Fundy National Park
One of the highlights of transferring to Fundy National Park in the early 1980’s was the fact that at the time, Fundy was probably leading the Atlantic Region national parks, if not the country’s, in conducting natural resource management projects, including three very high profile species reintroductions for American marten, Atlantic salmon and Peregrine Falcons.
I don’t know the specifics of the genesis of these projects but suspect they were a collaborative effort on the part of the park’s former Chief Park Warden Paul Galbraith (who subsequently moved to Terra Nova National Park), and other park managers at the time including Chief Park Warden Duane West, the park’s resource management advisor Stephen Woodley, and Park Superintendent Ken East.
In my career, these four men stand out as some of the more progressive thinkers in Parks Canada and I was lucky enough to have a continued working relationship with them at various points throughout my more than three decades with the outfit as we moved across the country working in different national parks.
The Peregrine Falcon project in particular also shone a light on the many skills of one of the local park wardens, George Sinclair, who would become the poster boy for the program and shoulder much of the responsibility for its success, including installing the young birds in a hack box situated on the cliffs high above Point Wolfe and seeing them through their first few weeks of acclimatizing to their new surroundings before fledging.
My own role was more limited but because I had a boating background acquired from my time in Terra Nova National Park, and because most of the other wardens, despite being from the Bay of Fundy area, were landlubbers in the truest sense of the word, I was given the honour of manning the park’s only seaworthy vessel, a small inflatable Zodiac, on the day of the birds’ release.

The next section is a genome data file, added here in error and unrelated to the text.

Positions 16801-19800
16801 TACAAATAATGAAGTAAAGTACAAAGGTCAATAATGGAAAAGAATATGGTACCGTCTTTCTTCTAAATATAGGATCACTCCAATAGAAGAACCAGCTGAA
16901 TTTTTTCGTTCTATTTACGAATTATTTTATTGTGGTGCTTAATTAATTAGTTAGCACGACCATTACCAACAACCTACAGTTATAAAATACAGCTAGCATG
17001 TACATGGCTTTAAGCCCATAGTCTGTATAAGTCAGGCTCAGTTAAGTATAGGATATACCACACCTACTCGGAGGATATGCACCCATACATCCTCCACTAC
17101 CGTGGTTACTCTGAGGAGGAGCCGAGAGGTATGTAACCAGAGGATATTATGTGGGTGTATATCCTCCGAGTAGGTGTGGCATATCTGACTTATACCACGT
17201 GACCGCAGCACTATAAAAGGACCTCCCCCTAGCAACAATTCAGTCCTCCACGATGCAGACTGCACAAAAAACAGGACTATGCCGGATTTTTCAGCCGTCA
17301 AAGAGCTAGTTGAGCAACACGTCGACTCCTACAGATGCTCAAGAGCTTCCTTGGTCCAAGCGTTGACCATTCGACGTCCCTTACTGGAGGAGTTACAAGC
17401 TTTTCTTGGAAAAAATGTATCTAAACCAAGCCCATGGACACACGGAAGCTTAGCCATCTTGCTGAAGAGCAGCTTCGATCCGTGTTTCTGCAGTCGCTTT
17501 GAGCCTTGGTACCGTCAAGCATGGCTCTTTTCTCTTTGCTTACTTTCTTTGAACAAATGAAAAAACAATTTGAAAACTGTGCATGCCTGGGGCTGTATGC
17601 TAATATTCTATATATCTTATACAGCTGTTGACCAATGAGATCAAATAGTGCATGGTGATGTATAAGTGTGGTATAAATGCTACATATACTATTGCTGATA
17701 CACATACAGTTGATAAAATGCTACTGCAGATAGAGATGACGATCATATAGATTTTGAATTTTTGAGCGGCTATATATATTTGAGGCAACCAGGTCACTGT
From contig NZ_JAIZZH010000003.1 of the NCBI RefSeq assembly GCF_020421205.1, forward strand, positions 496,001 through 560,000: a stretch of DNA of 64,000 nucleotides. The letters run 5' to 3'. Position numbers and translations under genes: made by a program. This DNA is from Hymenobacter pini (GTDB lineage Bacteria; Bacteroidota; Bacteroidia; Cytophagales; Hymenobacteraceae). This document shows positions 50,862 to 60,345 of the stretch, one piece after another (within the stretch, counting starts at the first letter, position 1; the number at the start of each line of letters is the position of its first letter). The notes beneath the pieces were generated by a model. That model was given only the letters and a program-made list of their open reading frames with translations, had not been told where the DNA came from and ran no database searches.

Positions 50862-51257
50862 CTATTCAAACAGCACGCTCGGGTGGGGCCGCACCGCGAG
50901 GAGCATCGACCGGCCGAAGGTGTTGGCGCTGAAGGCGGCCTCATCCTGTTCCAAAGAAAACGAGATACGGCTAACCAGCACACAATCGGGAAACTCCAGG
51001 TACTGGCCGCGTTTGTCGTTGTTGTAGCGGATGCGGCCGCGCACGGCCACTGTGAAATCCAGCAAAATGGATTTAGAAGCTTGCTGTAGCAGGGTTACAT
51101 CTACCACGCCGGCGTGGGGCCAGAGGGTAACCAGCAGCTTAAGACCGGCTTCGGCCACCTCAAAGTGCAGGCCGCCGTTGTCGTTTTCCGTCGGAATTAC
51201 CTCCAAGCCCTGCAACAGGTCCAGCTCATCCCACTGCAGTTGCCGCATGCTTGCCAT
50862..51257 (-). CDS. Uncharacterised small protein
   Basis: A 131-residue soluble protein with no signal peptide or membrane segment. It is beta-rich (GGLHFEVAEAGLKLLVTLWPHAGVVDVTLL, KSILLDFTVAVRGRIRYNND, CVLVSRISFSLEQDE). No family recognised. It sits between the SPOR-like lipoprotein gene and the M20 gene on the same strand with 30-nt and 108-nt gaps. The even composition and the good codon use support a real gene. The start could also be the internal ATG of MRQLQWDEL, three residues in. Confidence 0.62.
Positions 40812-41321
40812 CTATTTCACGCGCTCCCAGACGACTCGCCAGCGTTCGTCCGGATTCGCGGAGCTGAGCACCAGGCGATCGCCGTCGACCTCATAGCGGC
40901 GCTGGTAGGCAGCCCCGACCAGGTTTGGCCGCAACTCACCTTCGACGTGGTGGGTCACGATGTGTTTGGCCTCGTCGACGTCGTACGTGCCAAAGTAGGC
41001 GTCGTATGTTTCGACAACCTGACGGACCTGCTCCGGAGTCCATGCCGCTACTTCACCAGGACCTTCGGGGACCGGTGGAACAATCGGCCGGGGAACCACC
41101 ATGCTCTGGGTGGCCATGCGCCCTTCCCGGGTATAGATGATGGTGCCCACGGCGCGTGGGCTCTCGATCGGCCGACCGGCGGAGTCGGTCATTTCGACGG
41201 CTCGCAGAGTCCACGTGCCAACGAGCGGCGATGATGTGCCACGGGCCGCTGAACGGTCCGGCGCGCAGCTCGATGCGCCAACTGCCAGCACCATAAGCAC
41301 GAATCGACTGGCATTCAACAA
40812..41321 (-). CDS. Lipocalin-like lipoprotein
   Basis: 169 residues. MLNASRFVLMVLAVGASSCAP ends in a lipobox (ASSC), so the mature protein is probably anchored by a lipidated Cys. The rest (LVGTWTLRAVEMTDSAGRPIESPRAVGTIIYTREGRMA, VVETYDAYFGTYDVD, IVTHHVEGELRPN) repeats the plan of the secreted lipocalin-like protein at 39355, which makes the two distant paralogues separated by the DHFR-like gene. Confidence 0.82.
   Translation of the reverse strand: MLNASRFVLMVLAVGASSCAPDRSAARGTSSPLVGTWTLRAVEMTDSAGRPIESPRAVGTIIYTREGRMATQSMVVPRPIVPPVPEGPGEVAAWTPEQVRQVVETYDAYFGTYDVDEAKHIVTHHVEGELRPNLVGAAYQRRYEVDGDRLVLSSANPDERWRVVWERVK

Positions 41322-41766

That morning I was to position the Zodiac in the small cove at Point Wolfe, directly below the peregrine hack box, in the event one of the fledglings ended up in the water. If that happened my job was to save the bird (I think at all costs was implied).
Piece of cake, I thought.
I’d handled lots of bigger boats in rougher seas and come away unscathed.
Launching the boat at high tide on the flat calm of the Bay of Fundy, I fearlessly ferried to the middle of the cove and threw out the anchor, planning to remain as stationary as possible until the birds were released and had safely flown away from the site.
I would save any bird that foundered and ended up in the drink.
Simple enough, I thought.
And then the tide turned, literally.
Anyone who has seen the Bay of Fundy fill with water, or empty, as the case may be, knows only too well the magnitude of the change.
Here’s how Google describes it …
“On a flood tide, 160 billion tonnes of seawater flows into the Bay of Fundy — more than four times the estimated combined flow of all the world’s freshwater rivers during the same 6-hour interval. The vertical tidal range can be over 16 metres — giving the Bay of Fundy the highest tides in the world.”
On an ebb tide, the reverse is true.
Here’s how I described it that morning …
As the Bay of Fundy emptied, I should have been proud that my anchor held.
And I was initially.
However, as the force of the tide created a massive bow wave in front of the Zodiac, giving the appearance of going upstream in a raging rapid, I was certain the boat would swamp and I would become the former Wolfe Lake warden.
I had never before and have never since seen anything so powerful happen so fast.
And while I was panicking, the Peregrines were starting to fly.
Lookouts were reporting the bird’s first flights and the park radios were buzzing with excitement.
First one bird, then all four young were airborne for short periods, hopscotching along the cliffs, finding a secure foothold in red spruce as they continued to test their wings.
Meanwhile, a hundred metres below, a very scared park warden fumbled for his Leatherman, the knife specifically, planning to saw away at the anchor line, riding tautly against the rubber-neoprene tubes of the inflatable boat.
Cut the rope and I’d be home free.
Cut the rubber-neoprene tubes and I’d be … you guessed it.
Thankfully I managed to cut only the rope.
And while others were caught up in the magic of restoring Peregrine Falcons to the Bay of Fundy that day, a hugely successful reintroduction by the way, I was bowing to the Bay gods, eventually landing the Zodiac and dragging it, as well as my sorry ass, across the wide expanse of mudflats, back to the warden truck … as quietly and unceremoniously as possible.
A humbling experience if ever there was one.Follow write_nature